enter image description here

The recursive method seems to be much more suitable for computing these higher-order Zernike polynomials in a stable way. Nevertheless, for $m = 0$ and $n = 46$, the maximum difference between the Jacobi and the recursive method is (only?) 1.4e-10, which might be accurate enough for your application.

  • $\begingroup$ Your plot looks like a bug in Matlab's jacobiPD, not like any generic catastrophic cancellation. $\endgroup$ – Kirill Dec 17 '18 at 18:33
  • $\begingroup$ @Kiril: I used Sanchises' JacobiPD from his answer. This works well for low-order polynomials. For example, with $n=30$, arbitrary $m$, and arbitrary $\rho$, the difference between the two methods is less than 6.9e-13. Although the individual terms in the summation of JacobiPD are small, they may become large after multiplying by factorial(n+a) * factorial(n+b). Moreover they have alternating sign, which is a perfect recipe for catastrophic cancellation. $\endgroup$ – wim Dec 17 '18 at 20:53
  • $\begingroup$ (continued) E.g. with $m=22$ and $n=112$ the expression 1/(factorial(s)*factorial(n+a-s)*factorial(b+s)*factorial(n-s)) * ((x-1)/2).^(n-s).*((x+1)/2).^s * factorial(n+a) * factorial(n+b), may become as large as 1.4e18, while the sum is only -2.1 eventually. You can call this a bug, but with infinite precision, the answer would have been correct. Can you explain what you mean by "no generic catastrophic cancellation"? $\endgroup$ – wim Dec 17 '18 at 20:55
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    $\begingroup$ @wim I didn't notice it's not Matlab's. If somebody's Jacobi polynomial implementation is good enough for their purpose, that's no problem. I only said it's a bug because I misunderstood and thought it's a built-in function (I expect library functions to be very solid). By "generic" I meant that if you don't know how the function is implemented, you can't call incorrect outputs "catastrophic cancellation" like a catch-all term for all kinds of errors, but that was just my misunderstanding of what the code was doing. $\endgroup$ – Kirill Dec 17 '18 at 21:01
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    $\begingroup$ To be clear: my code is not recursive. It is the iterative standard three term recurrence relation (similiar to Chebyshev polynomials) which is supposed to be normally more stable than e.g. the Horner form for polynomials. $\endgroup$ – gammatester Dec 17 '18 at 21:49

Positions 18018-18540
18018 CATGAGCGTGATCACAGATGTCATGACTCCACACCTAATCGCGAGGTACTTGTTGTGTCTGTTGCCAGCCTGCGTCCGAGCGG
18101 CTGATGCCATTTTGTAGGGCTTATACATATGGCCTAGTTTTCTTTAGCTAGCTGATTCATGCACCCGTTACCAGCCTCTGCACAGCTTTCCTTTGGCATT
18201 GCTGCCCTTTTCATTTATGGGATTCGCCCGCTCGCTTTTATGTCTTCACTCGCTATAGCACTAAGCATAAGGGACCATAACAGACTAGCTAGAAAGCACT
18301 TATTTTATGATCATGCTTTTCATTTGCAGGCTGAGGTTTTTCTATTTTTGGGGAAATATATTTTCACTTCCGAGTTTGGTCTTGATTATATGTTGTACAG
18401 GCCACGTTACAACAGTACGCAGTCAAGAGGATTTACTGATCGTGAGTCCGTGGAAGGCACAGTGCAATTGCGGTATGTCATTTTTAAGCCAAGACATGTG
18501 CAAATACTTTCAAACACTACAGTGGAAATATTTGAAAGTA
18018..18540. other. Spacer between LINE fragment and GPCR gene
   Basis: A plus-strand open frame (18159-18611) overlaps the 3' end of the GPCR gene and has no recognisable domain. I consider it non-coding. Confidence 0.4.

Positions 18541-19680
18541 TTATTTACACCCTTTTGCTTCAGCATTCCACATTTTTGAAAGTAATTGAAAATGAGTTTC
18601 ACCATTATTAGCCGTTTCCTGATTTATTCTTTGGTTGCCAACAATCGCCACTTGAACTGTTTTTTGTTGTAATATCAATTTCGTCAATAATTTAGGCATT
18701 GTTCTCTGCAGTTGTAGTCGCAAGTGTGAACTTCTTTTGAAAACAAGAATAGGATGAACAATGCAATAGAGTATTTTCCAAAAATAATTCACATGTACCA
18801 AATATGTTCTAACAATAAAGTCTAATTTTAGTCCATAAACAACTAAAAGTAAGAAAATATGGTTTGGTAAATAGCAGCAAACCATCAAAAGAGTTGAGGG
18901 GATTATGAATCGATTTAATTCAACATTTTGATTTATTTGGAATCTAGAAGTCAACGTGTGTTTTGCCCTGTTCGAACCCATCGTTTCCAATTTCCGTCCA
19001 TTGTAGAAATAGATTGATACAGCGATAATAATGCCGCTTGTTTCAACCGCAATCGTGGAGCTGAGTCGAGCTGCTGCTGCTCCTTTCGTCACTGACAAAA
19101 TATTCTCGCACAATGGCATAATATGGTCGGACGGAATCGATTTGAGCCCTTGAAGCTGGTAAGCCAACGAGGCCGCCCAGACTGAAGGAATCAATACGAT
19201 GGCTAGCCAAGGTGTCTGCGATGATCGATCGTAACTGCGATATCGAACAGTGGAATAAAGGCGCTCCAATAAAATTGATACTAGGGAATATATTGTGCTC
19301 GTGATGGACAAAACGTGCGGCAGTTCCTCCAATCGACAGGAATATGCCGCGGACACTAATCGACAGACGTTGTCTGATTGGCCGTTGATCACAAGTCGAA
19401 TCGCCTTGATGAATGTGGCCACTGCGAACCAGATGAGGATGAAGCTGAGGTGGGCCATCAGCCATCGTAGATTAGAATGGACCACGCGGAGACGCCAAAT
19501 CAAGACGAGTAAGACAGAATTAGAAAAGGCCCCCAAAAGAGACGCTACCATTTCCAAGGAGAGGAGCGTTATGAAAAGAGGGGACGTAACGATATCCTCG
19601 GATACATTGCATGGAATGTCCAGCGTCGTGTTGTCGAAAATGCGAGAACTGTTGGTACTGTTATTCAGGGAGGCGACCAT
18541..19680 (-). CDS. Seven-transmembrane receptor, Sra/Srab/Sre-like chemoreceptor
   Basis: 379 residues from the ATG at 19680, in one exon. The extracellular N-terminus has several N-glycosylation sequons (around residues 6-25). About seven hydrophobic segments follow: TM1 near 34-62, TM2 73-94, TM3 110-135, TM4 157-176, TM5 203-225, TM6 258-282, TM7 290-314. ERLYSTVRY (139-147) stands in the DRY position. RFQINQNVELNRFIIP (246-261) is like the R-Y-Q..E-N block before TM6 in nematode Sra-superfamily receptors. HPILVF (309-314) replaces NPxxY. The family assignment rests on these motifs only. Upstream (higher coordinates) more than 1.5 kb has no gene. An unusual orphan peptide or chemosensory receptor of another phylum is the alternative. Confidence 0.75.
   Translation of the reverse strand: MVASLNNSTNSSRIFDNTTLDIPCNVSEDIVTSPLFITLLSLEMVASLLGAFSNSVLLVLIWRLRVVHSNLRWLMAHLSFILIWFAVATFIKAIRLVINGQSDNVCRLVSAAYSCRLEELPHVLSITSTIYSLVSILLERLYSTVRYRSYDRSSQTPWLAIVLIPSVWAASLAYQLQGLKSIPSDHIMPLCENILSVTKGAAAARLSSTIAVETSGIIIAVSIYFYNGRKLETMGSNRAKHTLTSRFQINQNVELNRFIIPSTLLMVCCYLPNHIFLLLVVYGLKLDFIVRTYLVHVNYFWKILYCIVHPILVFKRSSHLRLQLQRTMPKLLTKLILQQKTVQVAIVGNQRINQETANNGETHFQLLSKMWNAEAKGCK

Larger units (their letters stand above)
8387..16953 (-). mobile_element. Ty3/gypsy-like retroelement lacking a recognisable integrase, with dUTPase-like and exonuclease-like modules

A possible solution (suggested by @gammatester) is to use Jacobi polynomials. This circumvents the problem of catastrophic cancellation in adding the large polynomial coefficients by 'naive' polynomial evaluation.

The radial Zernike polynomial can be expressed by Jacobi polynomials as follows (see equation (6))

$$ R^m_n(\rho) = (-1)^{(n-m)/2}\rho^m \cdot P^{(m,0)}_{(n-m)/2} \Big(1-2\rho^2 \Big)$$

In MATLAB however, the use of jacobiP(n,a,b,x) is unacceptably slow for large vectors/matrices of x=rho. The jacobiP function is actually part of the Symbolic Toolbox, and evaluation of the polynomial is deferred to the symbolic engine, which trades speed for arbitrary precision. A manual implementation of the Jacobi polynomials is thus necessary.

Since the parameters to the Jacobi function are all nonnegative ($\alpha=m$, $\beta=0$, $n^*=(n-m/2)$), we can use the following expression (see Wikipedia, note that I filled in the values for $s$) \begin{multline} P_n^{(\alpha,\beta)}(\rho) = (n+\alpha)!(n+\beta)! \quad \cdot\\ \sum_{s={0}}^n \left[\frac{1}{s!(n+\alpha-s)!(\beta+s)!(n-s)!} \left(\frac{x-1}{2}\right)^{n-s}\left(\frac{x+1}{2}\right)^{s} \right]\end{multline}

In MATLAB, this translates to (Jacobi police department Polynomial, 'Double' implementation)

function P = jacobiPD(n,a,b,x)
    P = 0;
    for  s  0:n
        P = P + ...
            1/(factorial(s)*factorial(n+a-s)*factorial(b+s)*factorial(n-s)) * ...
    P = P*factorial(n+a) * factorial(n+b);

The actual radial Zernike polynomial is thus (for m=abs(m))

Z = @(m,n,rho) (-1)^((n-m)/2) * rho.^m .* jacobiPD((n-m)/2,m,0,1-2*rho.^2);

Note: this self-answer is only a practical solution; feel free to tag on another answer that explains why this works.